The Great Bacon Odyssey: Extreme Bacon Pancakes

Reading Time: 4 minutes

bacon pancakebacon pancake

Photo: Matt Blum.

So I’m back from vacation, and ready to shave a few more weeks off my life in the service of science — bacon science, that is. This week’s mission: to make and eat bacon pancakes. And I don’t just mean regular pancakes with some chopped up bacon in them; I mean the baconiest bacon pancakes that ever baconed bacon. Or something like that.

I was inspired to this idea by a link to the very cool “historic gastronomy” blog Four Pounds Flour that several people sent me. In this article, an old ad for Rath bacon shows bacon pancakes being made by pouring batter over full strips of cooked bacon. As soon as I saw the ad, I knew I had to try it for myself.

My first step was to fry up some bacon. Since I was working without a recipe, I didn’t know if it would work best with crisp bacon or still-slightly-chewy bacon, so I made two strips each way. I chose to cook the bacon right on the griddle I was going to use for the pancakes, because that way I could use some of the rendered bacon fat as the cooking grease, and besides, why dirty more dishes, right? I also kept the fat I poured off ready at hand for another use, about which more in a minute.

Now, I’ll freely admit that I can be a bit of a food snob about some things, and pancakes are one of them. I’m usually the pancake-maker in my house, and I’ve tried enough different recipes over the years that I knew exactly which one I wanted to use this time: the one from the cookbook Welcome to Junior’s!, slightly modified and halved. That meant 0.75 cup of flour, 1 tbsp sugar, 1.5 tbsp baking powder, 0.25 tsp salt, 0.75 cup milk, 1 egg, 1.5 tbsp melted butter, 1 tsp vanilla extract, and … the recipe calls for vegetable oil, but it seemed to me that any kind of fat would probably work fine, so I put in 1.5 tsp of the rendered bacon grease. Because we’re talking extreme bacon pancakes, and what could be more extreme than actually putting bacon grease in the batter itself?

bacon pancake 2bacon pancake 2

Photo: Matt Blum.

From there it was pretty simple. I made sure there was a thin layer of bacon grease on the griddle, put down a strip of bacon, carefully poured batter over it, and cooked it as I usually would. Strip #1 was crisp, strip #2 was still-slightly-chewy, and since I figured that was enough for the test I changed things up a little for strips #3 and #4. For #3, I poured a little batter on the griddle first, put the bacon strip on top of it, then poured more batter over it, thus ensuring the strip was entirely encased in pancake. For #4, I broke the strip roughly in half, laid the pieces side-by-side, then poured the batter around and over them, thus making a more conventionally-shaped pancake.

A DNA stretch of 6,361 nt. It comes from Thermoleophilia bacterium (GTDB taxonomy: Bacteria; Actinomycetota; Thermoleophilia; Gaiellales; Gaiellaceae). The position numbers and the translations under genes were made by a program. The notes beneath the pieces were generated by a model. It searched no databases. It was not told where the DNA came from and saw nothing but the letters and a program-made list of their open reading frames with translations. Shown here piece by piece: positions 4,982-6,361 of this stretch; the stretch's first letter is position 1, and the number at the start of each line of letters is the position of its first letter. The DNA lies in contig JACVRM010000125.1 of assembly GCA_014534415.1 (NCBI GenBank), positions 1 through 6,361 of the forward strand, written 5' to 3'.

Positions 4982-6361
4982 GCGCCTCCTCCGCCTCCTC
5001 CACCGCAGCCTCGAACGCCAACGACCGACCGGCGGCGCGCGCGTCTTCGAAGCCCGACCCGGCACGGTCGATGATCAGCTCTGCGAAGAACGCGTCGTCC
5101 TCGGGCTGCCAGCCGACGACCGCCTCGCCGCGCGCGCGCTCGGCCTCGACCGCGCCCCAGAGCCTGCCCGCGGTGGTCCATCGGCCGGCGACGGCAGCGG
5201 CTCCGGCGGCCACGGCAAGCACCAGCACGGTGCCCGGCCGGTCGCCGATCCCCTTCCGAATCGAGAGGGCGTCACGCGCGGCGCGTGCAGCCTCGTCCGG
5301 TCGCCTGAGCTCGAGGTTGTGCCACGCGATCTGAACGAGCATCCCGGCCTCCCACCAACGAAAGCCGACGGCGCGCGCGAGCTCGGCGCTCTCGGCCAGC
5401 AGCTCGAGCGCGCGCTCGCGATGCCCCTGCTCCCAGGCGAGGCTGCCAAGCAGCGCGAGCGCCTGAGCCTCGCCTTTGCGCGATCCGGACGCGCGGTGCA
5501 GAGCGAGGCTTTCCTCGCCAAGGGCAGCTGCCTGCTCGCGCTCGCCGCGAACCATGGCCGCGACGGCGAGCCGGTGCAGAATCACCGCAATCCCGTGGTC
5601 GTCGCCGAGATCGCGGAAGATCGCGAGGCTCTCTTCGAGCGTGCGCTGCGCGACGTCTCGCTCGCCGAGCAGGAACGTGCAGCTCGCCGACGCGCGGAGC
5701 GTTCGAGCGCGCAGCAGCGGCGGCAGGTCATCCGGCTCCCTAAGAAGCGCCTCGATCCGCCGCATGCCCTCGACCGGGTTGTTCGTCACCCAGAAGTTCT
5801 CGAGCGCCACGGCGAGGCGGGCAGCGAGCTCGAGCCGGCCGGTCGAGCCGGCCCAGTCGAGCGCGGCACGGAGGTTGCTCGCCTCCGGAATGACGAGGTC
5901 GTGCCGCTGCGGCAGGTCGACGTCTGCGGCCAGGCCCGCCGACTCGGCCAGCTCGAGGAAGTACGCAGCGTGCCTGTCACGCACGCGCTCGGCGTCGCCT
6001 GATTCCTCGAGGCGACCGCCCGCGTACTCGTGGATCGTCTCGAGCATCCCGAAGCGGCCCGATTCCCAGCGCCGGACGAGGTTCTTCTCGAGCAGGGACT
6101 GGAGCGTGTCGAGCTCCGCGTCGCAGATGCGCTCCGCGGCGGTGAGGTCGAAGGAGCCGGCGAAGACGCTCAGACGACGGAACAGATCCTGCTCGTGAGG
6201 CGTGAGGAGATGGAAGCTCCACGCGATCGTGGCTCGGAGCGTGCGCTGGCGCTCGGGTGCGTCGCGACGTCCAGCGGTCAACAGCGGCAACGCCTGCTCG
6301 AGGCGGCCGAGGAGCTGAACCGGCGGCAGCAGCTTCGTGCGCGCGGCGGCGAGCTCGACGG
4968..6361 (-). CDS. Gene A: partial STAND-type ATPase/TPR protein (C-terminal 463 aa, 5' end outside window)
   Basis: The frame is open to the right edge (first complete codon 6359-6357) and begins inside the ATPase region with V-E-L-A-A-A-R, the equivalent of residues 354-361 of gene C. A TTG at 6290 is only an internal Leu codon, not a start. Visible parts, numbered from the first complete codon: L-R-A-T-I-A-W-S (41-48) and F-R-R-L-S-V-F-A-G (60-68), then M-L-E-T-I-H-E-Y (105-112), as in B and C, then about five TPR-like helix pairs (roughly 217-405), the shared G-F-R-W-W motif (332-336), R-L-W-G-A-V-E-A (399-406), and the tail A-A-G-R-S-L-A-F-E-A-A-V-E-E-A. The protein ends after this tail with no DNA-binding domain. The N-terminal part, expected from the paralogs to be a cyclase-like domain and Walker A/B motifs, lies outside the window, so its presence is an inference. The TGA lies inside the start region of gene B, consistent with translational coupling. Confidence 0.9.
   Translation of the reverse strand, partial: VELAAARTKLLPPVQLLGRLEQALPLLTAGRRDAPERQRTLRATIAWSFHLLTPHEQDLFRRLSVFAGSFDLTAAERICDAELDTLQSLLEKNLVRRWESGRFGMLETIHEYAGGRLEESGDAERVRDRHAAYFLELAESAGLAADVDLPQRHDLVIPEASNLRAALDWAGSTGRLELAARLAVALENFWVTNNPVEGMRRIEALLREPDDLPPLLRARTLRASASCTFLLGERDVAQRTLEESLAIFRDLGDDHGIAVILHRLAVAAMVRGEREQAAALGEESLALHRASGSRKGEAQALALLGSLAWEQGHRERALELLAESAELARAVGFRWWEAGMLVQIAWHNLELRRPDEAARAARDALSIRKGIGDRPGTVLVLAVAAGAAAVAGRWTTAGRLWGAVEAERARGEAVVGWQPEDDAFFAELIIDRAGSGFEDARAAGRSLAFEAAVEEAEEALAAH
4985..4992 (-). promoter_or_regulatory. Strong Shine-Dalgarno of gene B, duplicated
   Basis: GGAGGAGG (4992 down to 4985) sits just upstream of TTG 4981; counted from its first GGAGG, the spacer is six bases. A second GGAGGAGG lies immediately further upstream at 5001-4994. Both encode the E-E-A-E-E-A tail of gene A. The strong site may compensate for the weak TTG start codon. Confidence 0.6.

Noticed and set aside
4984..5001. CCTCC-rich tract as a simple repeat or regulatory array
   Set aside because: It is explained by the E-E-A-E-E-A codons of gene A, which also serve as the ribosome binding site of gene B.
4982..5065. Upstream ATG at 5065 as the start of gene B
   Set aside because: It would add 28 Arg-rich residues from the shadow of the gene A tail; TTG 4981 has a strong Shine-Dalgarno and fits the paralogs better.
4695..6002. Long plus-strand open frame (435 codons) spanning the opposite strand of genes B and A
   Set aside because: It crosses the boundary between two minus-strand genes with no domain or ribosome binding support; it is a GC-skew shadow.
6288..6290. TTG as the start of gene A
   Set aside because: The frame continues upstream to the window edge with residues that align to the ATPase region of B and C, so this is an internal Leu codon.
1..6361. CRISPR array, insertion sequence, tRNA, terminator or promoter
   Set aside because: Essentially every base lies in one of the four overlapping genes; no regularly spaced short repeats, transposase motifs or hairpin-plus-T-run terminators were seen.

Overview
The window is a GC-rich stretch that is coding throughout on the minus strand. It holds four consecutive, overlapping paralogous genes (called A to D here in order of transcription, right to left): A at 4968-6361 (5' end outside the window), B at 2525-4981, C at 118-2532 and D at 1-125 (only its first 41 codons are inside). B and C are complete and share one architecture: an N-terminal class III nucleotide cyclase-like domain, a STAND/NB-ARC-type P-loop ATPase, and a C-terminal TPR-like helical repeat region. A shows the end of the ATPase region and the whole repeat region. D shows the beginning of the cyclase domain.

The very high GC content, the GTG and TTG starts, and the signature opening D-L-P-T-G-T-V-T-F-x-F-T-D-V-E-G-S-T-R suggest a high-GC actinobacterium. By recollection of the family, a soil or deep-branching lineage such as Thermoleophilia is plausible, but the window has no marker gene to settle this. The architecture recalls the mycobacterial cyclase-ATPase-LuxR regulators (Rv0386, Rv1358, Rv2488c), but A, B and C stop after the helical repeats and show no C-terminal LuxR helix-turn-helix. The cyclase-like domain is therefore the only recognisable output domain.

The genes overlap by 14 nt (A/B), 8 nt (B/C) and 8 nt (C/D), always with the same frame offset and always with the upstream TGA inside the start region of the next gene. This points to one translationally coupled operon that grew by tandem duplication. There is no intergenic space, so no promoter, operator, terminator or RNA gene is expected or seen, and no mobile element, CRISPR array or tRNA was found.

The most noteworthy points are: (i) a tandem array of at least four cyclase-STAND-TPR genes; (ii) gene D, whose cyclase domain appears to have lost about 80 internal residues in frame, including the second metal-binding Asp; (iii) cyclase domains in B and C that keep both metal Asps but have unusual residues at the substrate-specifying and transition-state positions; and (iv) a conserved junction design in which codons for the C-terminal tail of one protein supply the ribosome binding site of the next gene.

Then I sat myself down with the pancakes (which I’d kept warm in a 200°F oven while finishing the cooking), a jug of grade B maple syrup, and a cup of limeade to wash it down. I ate all of the first two pancakes. My good friend Dave, who’d been so kind as to loan me his baking powder (as I’d belatedly realized I was out of it), ate the third one, and I saved the fourth for the next day.

The pancakes were incredible. Really, if you like bacon and you like pancakes, you owe it to yourself to try this at least once. It’s not even that horribly unhealthy, really, because each pancake is so filling you won’t want to eat that many of them. Every single bite had what in my opinion was the perfect balance between meaty, salty, airy and sweet. I think the fact that I used uncured bacon (yes, I know, that means it wasn’t technically bacon, but the taste is right even if the terminology isn’t), so it wasn’t overly salty, helped a lot, as of course did the application of maple syrup. Please, I beg you as a food snob, don’t sully the bacony goodness that these pancakes represent by using anything but real maple syrup on them, unless of course you have a medical reason for doing so.

The $25 gift certificate to ThinkGeek this time goes to @xwordy, who as far as I can tell was the first person to send me a link to an article about the old bacon ad. If you think you sent me something about it before that tweet, please send me an email and I’ll investigate. And please keep those ideas coming! I haven’t yet been ordered by my doctor to stop doing this, so there’s plenty more Great Bacon Odyssey yet to come, and more gift certificates to give out. You can email me, tweet me, or leave a comment on this post. Thanks!

See the Flickr set of the whole process. Read all the Great Bacon Odyssey articles.

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